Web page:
Part Two: The Enchanted Mormon World

June 8, 2004 | 28 comments
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I’ve pretty much exhausted my energy and time on my first, philosophical response, so I’m going to keep this short. Hopefully the balance will be a bit more even tomorrow.

For now, let me leave you with a provocative suggestion . . .

Much of modern thought has been concerned about the problem of the “disenchantment of the world,” and it’s possible to say that the continued restless vitality of religion in America points to our collective longing for an enchantment that appears always on the verge of winking out of existence under modern conditions (in Europe they appear content to let it vanish).

Viewed in this context, Mormonism is remarkable for how radically it posits an enchanted world — doing, as it were, an end-run around other, less radical strategies for responding to modern disenchantment. After all, all orthodox Catholics and Protestants can say to modern men and women is: “Return to the old truths that still exist, preserved in the Church! Turn away from your false, secular assumptions and go back to the Tradition!” Even the many “new” Christian denominations in American history have usually been pretty tame and thin in their proposals to return some earlier form of worship.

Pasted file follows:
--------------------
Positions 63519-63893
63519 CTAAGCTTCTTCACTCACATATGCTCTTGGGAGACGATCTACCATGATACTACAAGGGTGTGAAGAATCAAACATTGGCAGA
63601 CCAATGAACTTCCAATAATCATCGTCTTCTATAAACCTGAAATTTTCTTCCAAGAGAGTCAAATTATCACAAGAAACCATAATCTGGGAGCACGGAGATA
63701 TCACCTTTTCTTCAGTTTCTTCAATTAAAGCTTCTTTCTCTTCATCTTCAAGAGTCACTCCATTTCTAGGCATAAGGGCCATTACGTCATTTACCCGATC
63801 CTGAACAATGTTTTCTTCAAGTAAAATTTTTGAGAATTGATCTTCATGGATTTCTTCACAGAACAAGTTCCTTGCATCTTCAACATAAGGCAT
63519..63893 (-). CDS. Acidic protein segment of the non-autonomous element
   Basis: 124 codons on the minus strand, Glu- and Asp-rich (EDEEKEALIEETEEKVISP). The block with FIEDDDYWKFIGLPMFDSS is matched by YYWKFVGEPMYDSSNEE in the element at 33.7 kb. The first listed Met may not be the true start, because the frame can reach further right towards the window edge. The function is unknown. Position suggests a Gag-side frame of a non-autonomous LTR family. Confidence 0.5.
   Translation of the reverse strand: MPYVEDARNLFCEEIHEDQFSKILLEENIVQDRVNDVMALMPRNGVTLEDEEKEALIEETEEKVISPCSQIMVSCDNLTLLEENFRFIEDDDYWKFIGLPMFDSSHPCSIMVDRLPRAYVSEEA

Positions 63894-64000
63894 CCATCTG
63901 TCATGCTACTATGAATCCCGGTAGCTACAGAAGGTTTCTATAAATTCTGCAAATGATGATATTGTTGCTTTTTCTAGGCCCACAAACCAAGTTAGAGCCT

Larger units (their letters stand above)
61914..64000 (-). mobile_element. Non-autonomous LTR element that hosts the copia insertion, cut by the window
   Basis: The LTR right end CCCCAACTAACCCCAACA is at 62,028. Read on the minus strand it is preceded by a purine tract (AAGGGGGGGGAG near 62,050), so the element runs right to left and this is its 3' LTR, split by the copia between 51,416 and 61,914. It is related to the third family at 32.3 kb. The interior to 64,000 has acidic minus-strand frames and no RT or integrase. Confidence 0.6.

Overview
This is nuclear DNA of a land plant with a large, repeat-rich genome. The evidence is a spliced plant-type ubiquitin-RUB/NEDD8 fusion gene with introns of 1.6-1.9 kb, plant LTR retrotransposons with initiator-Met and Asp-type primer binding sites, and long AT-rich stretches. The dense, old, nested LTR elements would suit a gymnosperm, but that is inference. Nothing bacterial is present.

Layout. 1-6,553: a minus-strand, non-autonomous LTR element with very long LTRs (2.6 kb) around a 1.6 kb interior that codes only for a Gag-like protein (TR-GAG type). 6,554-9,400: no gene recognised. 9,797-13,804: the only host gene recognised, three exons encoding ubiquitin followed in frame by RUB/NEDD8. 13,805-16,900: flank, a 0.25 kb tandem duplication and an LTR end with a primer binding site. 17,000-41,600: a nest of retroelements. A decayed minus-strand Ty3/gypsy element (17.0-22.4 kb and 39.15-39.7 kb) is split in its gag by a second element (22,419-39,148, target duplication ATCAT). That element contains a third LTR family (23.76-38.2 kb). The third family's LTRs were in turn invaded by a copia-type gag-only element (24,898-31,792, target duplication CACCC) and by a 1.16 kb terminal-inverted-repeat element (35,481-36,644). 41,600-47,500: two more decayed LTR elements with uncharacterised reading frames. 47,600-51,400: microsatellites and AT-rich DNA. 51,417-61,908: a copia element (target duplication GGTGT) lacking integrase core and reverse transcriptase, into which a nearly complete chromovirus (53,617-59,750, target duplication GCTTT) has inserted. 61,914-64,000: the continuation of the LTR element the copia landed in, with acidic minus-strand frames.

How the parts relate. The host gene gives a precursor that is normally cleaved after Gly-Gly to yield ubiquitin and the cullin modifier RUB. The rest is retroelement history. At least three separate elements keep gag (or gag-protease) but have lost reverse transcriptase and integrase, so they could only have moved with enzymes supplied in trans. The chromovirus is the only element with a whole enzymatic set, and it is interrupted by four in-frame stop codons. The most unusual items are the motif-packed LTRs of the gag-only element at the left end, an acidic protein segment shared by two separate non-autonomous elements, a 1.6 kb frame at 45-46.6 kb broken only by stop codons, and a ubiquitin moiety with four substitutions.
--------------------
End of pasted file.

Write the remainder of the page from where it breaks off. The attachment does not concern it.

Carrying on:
But Mormonism posits something else entirely: that nearly the whole thing (indeed, if Siebach and Graham are right, all the way back to the first century; though I share Russell’s concerns in this regard) is a sham — and the age of prophesy has been restored in modern times. In other words, God is acting directly in the world right now, and He is speaking to living, breathing prophets at this very moment (roughly speaking). The world, in other words, is shot through with enchantment. Yet unlike evangelicals or Pentecostals, this enchantment is channeled (and thus moderated, tamed, and given concrete form) through an institutional structure claiming to have roots all the way back to a prior age of enchantment, as a direct link to divinity.